Feist performs during the Polaris Music Prize gala in Toronto on Sept. 18, 2017.

Today, they're not really anyone's image of the future, not even their own. After the release of the New Pornographers' seventh album, Whiteout Conditions, last spring, Newman told an interviewer, "At some point, you don't know where you're supposed to go. … You're not the hot new band any more, but you're also not the hugest band in the world. It's weird to try to figure out how to stay."

Likewise, Dan Bejar (who has withdrawn gently from the Pornographers) croons on his latest Destroyer album, ken, "Bands sing their songs and then disappear." He unpacked the line for Pitchfork, with characteristic archness: "You know when you go to some rock festival, and there are bands around, and you feel like you're staring at ghosts? It's like death row. … That's a feeling I have, but I didn't want it to be said in a supernegative way. I wanted it to be more like, 'Hey bands, you should embrace this dance with death. Don't fool yourselves: You will be gone soon.'"

Arcade Fire's biggest trouble may be that, with its greater success, it hasn't quite faced that mordant truth. But the conflicted mock-publicity campaign all but confessed it, like a classic psychoanalytic symptom.

Will Butler of Arcade Fire performs with the band at The Forum on Oct. 20, 2017, in Inglewood, Calif.

Youth-music scenes are made to scatter and wither. But the 2000s in particular were also the twilight of the cultural dominance of rock itself. There remain plenty of vital, creative rock artists, but they're more of a niche concern, like jazz after the 1950s. Meanwhile, the Torontopia scene's bright-eyed urbanism was thrashed out of it in the Rob Ford era. And in most major cities, real estate speculation has gobbled up available practice and performance space, while hip-hop and R&B can more easily be made on laptops in home studios.

For all the old scenes' virtues, one aspect that was all too traditionally Canadian was how white (and, to a lesser degree, male) they were, and based in the usual downtown centres. The recent Canadian Invasion has emanated particularly from cities' diverse inner suburbs, where voices from other communities have been waiting decades to be heard. Yet the newer stars do share some traits with the 2000s indie types. Many of them have used Soundcloud, YouTube and other online channels to muster attention. They still feel an urge to localism and collectivism, in their own way – witness Drake's promotion of "the 6ix" and his recruitment of new artists and producers such as Partynextdoor and Majid Jordan through his OVO Sound label, not to mention the Weeknd's XO label. And their styles continue to fall at an oblique angle to their American equivalents.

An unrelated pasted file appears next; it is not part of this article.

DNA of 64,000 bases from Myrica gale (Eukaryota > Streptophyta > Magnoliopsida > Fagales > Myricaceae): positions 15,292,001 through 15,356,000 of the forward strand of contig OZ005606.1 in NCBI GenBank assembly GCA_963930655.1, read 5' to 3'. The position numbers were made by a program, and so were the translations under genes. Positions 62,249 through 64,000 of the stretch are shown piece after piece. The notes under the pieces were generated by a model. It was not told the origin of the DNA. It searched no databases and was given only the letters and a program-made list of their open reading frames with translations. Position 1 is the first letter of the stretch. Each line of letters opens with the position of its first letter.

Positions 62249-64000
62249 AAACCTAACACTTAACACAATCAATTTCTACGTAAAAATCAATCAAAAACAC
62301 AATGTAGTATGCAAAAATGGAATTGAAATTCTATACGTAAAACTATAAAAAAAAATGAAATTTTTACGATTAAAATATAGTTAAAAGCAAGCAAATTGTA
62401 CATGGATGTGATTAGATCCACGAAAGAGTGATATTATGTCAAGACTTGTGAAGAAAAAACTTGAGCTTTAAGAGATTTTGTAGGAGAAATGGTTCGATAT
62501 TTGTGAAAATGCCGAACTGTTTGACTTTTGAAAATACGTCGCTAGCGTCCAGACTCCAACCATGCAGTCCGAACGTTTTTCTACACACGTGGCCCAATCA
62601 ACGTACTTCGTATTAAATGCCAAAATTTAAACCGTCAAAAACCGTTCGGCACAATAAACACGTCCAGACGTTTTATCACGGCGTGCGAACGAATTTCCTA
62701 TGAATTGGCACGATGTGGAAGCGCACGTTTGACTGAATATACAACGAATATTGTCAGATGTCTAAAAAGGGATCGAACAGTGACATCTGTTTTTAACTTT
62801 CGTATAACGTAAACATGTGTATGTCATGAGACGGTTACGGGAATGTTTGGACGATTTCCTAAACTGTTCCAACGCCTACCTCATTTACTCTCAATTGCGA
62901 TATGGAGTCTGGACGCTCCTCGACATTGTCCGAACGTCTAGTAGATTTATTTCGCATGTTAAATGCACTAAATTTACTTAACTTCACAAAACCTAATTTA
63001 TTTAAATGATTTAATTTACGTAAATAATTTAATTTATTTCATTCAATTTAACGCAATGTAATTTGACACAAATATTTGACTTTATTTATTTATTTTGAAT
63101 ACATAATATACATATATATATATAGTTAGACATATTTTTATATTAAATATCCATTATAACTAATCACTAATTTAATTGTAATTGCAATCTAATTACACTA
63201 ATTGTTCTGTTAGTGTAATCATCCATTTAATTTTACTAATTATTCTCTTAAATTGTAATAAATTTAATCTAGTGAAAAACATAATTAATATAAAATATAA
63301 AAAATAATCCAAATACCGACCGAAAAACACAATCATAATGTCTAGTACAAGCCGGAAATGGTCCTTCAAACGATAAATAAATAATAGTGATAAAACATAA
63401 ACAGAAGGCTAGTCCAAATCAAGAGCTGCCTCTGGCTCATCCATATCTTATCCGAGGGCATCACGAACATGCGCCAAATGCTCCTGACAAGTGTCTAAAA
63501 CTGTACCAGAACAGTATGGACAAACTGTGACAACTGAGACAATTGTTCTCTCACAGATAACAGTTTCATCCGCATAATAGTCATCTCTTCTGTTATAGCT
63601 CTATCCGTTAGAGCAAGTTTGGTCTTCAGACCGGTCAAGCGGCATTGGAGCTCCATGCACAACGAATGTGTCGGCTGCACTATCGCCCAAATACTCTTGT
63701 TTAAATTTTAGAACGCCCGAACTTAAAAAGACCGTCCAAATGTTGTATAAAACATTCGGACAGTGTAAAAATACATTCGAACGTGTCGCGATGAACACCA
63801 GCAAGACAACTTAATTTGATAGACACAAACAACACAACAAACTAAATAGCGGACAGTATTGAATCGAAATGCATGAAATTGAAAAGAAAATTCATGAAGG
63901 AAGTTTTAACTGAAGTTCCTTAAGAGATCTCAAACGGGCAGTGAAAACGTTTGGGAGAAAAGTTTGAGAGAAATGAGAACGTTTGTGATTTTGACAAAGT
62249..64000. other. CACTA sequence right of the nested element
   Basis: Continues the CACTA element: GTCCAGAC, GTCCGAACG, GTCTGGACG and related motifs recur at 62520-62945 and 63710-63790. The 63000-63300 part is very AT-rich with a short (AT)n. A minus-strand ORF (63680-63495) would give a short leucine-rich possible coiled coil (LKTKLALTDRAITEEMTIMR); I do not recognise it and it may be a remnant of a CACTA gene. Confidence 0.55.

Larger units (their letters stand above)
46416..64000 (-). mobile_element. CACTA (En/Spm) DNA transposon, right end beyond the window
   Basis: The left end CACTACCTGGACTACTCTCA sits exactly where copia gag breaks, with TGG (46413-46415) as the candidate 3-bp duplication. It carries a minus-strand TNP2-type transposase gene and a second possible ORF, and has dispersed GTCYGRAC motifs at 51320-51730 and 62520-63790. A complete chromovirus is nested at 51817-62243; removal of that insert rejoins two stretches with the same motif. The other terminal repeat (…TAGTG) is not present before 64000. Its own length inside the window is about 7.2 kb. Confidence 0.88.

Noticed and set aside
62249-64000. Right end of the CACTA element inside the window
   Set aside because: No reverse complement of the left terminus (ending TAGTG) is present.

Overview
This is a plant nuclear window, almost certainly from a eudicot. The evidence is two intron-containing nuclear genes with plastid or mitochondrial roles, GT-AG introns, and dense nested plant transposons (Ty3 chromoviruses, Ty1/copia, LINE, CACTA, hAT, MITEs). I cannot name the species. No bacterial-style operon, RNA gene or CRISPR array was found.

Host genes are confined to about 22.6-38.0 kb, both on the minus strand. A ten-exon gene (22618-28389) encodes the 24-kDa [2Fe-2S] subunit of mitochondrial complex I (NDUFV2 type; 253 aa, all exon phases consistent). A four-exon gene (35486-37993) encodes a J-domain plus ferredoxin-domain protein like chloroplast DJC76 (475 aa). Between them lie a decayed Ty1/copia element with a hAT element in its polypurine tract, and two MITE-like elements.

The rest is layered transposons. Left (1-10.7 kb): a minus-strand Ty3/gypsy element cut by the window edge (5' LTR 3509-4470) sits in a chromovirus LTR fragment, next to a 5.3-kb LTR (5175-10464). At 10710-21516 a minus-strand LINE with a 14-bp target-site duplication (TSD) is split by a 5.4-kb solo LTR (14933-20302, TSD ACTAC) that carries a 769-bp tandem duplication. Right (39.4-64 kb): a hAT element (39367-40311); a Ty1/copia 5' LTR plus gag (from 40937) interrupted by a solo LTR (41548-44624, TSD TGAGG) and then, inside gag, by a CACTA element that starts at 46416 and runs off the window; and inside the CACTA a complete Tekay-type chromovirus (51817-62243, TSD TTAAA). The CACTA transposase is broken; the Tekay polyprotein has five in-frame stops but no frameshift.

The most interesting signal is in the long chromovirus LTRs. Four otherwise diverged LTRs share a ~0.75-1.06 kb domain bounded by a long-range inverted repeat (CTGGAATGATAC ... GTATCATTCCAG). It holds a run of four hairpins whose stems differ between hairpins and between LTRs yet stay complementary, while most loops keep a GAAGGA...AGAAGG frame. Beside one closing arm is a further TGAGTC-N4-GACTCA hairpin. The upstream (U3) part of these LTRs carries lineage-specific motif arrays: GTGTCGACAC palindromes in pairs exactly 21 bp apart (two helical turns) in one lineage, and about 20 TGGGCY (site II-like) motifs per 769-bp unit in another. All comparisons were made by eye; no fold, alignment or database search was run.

Kevin Drew, left, and Emily Haines of Broken Social Scene perform during the Arroyo Seco Music Festival on June 24, 2017, in Pasadena, Calif.

There are whirlpools where the waves meet. Although Polaris shortlists still lean white and indie, the past four winners have been Inuit (Tanya Tagaq), Cree (Buffy Sainte-Marie), Haitian-Canadian (Montreal hip-hop producer Kaytranada) and Afro-Colombian (Lido Pimienta). Ottawa's A Tribe Called Red, twice Polaris shortlisted, is an Indigenous collective that's drawn to cross-genre collaboration. Pimienta and other female- and gender-non-conforming artists – Weaves, Witch Prophet, the Highest Order – also gathered this September for the first edition of Venus Fest in Toronto, which preserved the cross-disciplinary ethos of the earlier indie collectives but with a fiercer devotion to inclusion.

As Joni Mitchell would put it, it all goes round in the circle game. Or, as Emily Haines of Metric chants on BSS's album, "just the latest in the longest/ rank-and-file list/ ever to exist/ in the history of the protest song."